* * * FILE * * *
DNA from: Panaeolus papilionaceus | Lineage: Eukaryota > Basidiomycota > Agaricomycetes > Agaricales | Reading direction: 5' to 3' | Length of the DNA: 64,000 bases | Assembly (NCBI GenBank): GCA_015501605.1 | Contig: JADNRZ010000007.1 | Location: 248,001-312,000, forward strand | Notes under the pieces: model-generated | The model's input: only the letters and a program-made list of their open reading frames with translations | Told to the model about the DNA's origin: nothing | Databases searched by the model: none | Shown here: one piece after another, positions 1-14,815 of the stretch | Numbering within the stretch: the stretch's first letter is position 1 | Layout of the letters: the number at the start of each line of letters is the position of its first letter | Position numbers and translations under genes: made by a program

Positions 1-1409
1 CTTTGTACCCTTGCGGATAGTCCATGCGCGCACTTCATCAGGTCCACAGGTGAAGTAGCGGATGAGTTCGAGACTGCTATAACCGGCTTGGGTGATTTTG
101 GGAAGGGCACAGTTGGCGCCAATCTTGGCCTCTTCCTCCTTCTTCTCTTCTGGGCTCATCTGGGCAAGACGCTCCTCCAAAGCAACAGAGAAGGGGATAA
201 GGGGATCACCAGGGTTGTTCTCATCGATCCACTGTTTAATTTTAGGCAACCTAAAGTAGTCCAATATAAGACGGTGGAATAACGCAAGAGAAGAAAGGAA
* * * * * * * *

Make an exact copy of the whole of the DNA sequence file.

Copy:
DNA from: Panaeolus papilionaceus | Lineage: Eukaryota > Basidiomycota > Agaricomycetes > Agaricales | Reading direction: 5' to 3' | Length of the DNA: 64,000 bases | Assembly (NCBI GenBank): GCA_015501605.1 | Contig: JADNRZ010000007.1 | Location: 248,001-312,000, forward strand | Notes under the pieces: model-generated | The model's input: only the letters and a program-made list of their open reading frames with translations | Told to the model about the DNA's origin: nothing | Databases searched by the model: none | Shown here: one piece after another, positions 1-14,815 of the stretch | Numbering within the stretch: the stretch's first letter is position 1 | Layout of the letters: the number at the start of each line of letters is the position of its first letter | Position numbers and translations under genes: made by a program

Positions 1-1409
1 CTTTGTACCCTTGCGGATAGTCCATGCGCGCACTTCATCAGGTCCACAGGTGAAGTAGCGGATGAGTTCGAGACTGCTATAACCGGCTTGGGTGATTTTG
101 GGAAGGGCACAGTTGGCGCCAATCTTGGCCTCTTCCTCCTTCTTCTCTTCTGGGCTCATCTGGGCAAGACGCTCCTCCAAAGCAACAGAGAAGGGGATAA
201 GGGGATCACCAGGGTTGTTCTCATCGATCCACTGTTTAATTTTAGGCAACCTAAAGTAGTCCAATATAAGACGGTGGAATAACGCAAGAGAAGAAAGGAA